Not that she’s able to live without assistance now. For that she has my sisters and me. We took over most of the tasks of day-to-day living some time ago; house cleaning was first, followed over time by laundry, changing of bedding, grocery shopping, retrieval of her prescription meds, clothes shopping, mail collection, transportation to her doctor appointments, transportation to visit with friends.
She would prefer to stay in her comfortable surroundings, even though, over fourteen years, many of the people she knew when she gave up her house and moved here have either died or moved. Other people have taken their place in Mom’s life. Her best friend is there. Mom and Dad met Dorothy and her late husband when they were all retired snowbirds in Southern California years ago. She and Dorothy are all that are left of that California group, and now they live in the same building. It is an important bond.
Mom has managed in these adjusted circumstances for several years now. She is able to read her books, visit her friends, watch football or golf on TV on the weekends. But she becomes frustrated easily, over her lost ability, over the irresolvable pains, over the sheer amount of time she spends in her recliner. In her mind, she can still visualize going down to the garage, starting the car, going to the mall, to the drugstore, to the grocery store, to lunch with friends, friends she used to chauffer them because they had given up driving. It was a big part of her psychological independence and a point of pride. Last summer, with as much conviction as I have observed thus far, she opened one of our conversations with a direct question about how she should dispose of her car.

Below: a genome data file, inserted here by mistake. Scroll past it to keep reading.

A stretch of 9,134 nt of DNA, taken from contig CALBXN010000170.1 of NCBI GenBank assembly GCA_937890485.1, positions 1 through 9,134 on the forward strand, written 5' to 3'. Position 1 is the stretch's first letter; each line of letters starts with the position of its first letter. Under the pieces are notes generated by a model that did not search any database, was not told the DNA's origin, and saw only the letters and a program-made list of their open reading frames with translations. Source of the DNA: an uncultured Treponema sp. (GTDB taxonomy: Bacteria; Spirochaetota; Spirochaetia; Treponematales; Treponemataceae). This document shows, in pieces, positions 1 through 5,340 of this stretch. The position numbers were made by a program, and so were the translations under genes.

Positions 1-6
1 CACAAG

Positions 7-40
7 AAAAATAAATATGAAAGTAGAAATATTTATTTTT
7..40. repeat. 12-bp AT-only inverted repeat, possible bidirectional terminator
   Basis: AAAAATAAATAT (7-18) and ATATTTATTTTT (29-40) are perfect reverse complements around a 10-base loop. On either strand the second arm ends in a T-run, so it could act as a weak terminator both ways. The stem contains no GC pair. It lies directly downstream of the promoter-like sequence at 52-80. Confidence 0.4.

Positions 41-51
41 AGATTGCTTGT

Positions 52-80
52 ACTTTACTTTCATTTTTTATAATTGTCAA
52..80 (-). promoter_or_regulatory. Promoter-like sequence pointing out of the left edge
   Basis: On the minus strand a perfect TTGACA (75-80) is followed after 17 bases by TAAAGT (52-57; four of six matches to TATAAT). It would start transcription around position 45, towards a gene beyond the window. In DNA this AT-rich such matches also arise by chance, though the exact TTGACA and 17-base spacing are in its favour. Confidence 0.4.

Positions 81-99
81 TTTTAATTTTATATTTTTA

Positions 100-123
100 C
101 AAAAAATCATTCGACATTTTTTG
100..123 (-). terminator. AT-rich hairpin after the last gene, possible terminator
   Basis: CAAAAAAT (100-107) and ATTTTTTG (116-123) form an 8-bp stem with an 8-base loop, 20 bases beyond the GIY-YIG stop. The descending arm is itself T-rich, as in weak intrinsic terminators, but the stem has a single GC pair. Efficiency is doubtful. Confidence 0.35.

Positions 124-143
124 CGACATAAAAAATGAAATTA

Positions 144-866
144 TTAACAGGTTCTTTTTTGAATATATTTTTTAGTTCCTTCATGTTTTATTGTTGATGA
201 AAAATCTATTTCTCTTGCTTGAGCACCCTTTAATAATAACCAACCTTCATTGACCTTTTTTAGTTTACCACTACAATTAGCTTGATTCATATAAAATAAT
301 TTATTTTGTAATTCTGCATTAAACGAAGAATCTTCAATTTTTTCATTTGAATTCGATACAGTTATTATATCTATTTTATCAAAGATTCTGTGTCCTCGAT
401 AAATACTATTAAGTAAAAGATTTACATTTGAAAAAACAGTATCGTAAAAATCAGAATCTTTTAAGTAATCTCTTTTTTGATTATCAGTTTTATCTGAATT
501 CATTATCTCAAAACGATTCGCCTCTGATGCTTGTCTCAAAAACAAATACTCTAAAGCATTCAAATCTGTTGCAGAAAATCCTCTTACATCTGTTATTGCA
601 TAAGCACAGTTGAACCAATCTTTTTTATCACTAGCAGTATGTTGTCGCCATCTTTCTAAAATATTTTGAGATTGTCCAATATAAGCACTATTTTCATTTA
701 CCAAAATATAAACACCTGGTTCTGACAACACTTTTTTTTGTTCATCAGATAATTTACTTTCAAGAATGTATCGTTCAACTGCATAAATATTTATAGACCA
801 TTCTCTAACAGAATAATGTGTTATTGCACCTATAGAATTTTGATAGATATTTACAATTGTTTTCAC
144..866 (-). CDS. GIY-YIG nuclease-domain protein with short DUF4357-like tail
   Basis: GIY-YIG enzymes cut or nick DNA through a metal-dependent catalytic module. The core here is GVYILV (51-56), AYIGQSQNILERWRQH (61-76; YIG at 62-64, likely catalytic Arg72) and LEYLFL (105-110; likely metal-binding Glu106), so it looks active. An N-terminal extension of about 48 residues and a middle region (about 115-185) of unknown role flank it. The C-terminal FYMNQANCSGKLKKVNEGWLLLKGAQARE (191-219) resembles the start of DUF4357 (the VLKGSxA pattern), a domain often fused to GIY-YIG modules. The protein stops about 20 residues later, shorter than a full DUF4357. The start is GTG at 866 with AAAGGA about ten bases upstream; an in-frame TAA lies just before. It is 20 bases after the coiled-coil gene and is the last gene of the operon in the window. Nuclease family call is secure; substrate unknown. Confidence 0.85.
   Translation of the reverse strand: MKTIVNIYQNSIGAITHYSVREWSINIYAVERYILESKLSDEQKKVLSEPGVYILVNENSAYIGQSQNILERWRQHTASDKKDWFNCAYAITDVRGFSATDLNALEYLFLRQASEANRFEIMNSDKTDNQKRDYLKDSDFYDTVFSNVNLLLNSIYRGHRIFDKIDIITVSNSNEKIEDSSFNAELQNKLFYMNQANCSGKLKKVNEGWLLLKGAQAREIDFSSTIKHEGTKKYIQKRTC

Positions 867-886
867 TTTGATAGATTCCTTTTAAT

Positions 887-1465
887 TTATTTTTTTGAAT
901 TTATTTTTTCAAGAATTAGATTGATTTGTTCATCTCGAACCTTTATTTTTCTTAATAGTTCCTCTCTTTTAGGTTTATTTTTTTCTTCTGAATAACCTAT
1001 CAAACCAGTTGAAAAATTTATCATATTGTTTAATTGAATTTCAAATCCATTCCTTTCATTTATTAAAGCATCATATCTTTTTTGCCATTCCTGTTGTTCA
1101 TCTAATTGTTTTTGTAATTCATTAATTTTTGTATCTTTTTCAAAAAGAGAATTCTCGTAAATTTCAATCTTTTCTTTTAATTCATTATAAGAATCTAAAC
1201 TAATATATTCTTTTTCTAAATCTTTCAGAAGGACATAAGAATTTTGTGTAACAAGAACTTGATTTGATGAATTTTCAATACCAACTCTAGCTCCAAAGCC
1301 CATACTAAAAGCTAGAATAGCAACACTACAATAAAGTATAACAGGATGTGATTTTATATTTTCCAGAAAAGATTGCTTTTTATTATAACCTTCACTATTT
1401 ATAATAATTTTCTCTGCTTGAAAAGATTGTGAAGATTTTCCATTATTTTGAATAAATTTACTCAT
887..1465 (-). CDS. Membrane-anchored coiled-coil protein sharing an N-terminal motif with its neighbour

Incredible. And another difficult milestone.
As my sisters and I do more and more of the daily stuff of living for her, I am also aware of that which I can do nothing to make better. I can still talk her into better spirits, as I have since the death of my father, but it’s never a sure thing anymore. Mechanically, the conversation is increasingly difficult, but when my words get through, occasionally they don’t reach the same place in her as they once did.
Still, every week, we talk. We talk about her hurts. We talk about what she thinks about. I ask the same two questions; Do you still feel comfortable, still living here in your apartment? Do you feel safe?
And she wonders what’s ahead.
For now, I’m willing to give her some latitude about where and how she lives. There’s a lot that has already slipped away from her; I’m willing to help her sustain control over the parts of her life over which she has some small amount of control.
I’ve resigned myself to waiting this out. Unless there’s another accident in the apartment or she tells us she can’t get about well enough, I’m willing to defer to her, to grant to her her last little bit of self-determination. I don’t know how much further she can go, getting on in her own apartment, with the help of her children.
She is more needful than she ever has been, at an age her cardiologist never expected her to see. But as long as her mind is sound, and as long as she’s willing to talk things over with me each week, I’m willing to hang back and defer to her wishes for a while longer. It’s all I can do and I owe it to her.